Some Bits Of Advice 


SAID Horace Mann, "You were made to be kind, generous and magnanimous. If there is a boy in the school who has a club foot, don't let him know you ever saw it. If there is a poor boy with ragged clothes, don't talk about rags when he is in hearing. If there is a lame boy, assign him some part of the game, which does not require running. If there is a hungry one give him a part of your dinner. IF there is a dull one, help him to get his lessons. If there is a bright one, be not envious of him; for if one boy is proud of his talents, and another is envious of them, there are two great wrongs, and no more talents than be fore. If a larger or stronger boy has injured you, and is sorry for it, forgive him, and request the teacher not to punish him. All the school will show by their countenances how much better it is than to have a great fist.'"

GOOD manners are made up of petty sacrifices.



THE longest life is made up of simple days few or many; but the days grow into years, and give the measure of our lives at the last.

The life is at last what the days have been. Let the children, therefore, look after the days one day at a time and put into each one something that will last; something worth doing, something worth remembering, something worth imitating by those who follow us.

1. Every day a little knowledge. One fact in a day. How small a thing is one fact! Ten years pass by. Three thousand six hundred and fifty facts are not a small thing.

  2. Every day a little self-denial. The thing that is difficult to do today will be an easy thing to do three hundred and sixty-five days hence, if each day it shall have been repeated. What power of self-mastery shall he enjoy who, looking to God for his grace, seeks every day to practice the grace he prays for!

  3. Every day a little hopefulness. We live for the good of others, if our living be in any sense true living. It is not in the great deeds of philanthropy that the only blessing is found. In "Little deeds of kindness," repeated every day, we find true happiness. At home, at school, in the street, in the neighbor's house, on the playground, we shall find opportunities every day for usefulness.

4.  Every day a little look into the Bible. One chapter a day. What a treasure of Bible knowledge one may acquire in ten years. Every day a verse committed to memory. What a volume in the mind at the end of twenty-five years!


CHILDREN, I wish to say one word to you, and that is, listen. When your teacher speaks, listen. Hear all he may have to say about the lesson; do not lose one word.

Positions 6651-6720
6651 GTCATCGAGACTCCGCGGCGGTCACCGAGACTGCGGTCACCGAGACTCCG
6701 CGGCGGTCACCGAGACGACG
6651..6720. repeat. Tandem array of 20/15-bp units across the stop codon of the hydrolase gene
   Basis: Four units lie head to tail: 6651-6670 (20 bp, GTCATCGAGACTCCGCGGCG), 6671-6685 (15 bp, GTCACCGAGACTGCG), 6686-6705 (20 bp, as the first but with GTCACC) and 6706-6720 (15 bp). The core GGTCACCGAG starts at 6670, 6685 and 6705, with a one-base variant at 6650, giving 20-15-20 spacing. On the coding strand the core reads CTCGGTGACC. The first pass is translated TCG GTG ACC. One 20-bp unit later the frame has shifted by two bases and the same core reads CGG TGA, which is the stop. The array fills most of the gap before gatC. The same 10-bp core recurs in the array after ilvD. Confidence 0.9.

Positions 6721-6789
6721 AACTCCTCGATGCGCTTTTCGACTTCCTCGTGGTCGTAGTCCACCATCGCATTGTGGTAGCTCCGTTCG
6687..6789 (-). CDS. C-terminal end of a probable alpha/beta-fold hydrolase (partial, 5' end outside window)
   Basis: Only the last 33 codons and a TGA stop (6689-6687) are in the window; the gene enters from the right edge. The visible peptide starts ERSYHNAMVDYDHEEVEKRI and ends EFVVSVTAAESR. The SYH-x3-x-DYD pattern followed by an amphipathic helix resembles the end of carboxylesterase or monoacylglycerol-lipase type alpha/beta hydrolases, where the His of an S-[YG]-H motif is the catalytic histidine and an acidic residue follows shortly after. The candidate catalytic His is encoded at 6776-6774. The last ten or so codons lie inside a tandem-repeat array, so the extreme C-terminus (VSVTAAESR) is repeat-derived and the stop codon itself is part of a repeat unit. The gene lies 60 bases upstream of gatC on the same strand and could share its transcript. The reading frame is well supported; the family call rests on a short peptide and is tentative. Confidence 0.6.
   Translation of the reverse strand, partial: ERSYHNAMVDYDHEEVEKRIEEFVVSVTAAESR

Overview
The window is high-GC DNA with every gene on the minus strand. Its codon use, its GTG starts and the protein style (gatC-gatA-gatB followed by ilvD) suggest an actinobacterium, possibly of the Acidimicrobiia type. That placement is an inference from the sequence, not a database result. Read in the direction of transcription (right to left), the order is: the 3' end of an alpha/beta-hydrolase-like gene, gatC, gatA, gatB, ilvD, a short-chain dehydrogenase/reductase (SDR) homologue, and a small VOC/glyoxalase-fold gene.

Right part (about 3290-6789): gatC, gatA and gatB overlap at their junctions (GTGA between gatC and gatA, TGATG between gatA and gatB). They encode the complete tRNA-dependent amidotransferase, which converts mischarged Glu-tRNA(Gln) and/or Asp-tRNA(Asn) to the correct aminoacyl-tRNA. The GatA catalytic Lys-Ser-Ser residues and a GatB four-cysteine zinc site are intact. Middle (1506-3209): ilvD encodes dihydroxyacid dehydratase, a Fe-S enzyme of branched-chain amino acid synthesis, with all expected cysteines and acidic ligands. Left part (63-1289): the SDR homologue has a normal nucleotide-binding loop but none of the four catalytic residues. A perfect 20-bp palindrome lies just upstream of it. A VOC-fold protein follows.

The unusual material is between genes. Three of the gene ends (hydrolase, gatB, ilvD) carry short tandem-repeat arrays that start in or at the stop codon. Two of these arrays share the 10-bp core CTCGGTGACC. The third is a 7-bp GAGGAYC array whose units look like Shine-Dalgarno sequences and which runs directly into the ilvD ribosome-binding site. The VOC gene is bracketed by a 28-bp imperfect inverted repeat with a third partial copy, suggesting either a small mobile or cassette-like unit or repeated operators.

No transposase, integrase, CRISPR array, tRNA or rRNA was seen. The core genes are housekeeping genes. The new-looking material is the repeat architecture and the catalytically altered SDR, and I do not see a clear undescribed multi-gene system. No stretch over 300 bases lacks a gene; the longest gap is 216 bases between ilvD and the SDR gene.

When your superintendent speaks, listen. He has studied hard that he may have something of interest to talk to you about; and it must pain him to see you look carelessly out of the window, or read your book or paper, while he is trying to instruct you.

When the minister speaks, listen. He is the shepherd whom the Lord has chosen to feed the flock; and if you are one of the lambs, you surely need the sincere milk of the word, that you may grow.

And, dear children, when the Lord speaks to you by his Spirit, and tells you that you are a sinner, that you need the cleansing blood of Christ to wash away your sins, oh, then listen! If you heed not the voice, the Lord may forsake you, and leave you in your sins; for we read that those who refused to come to the supper were not bidden again.

May the dear Lord help you, that  when he shall come to call his waiting ones, you may hear him say to you, "Come, ye blessed of my Father." 



No one can hide from the Judgment. A century ago an infidel German countess, dying, gave orders that her grave should be covered with a solid slab of granite; that around it should be placed square blocks of stone; and that the whole should be fastened together by strong iron clamps. 

On the stone, by her order, these words were cut: "This burial place, purchased to all eternity, must never be opened."  Thus she defied the Almighty. But a little seed sprouted under the cover, and the tiny shoot found its way through between two of the slabs, and grew there, slowly and surely, until it burst the clamps asunder, and lifted the immense blocks. No wonder the people of Hanover look at that opening grave as God's answer to the terrible defiance of the young countess. Certain it is that no one can hide from that universal exposition.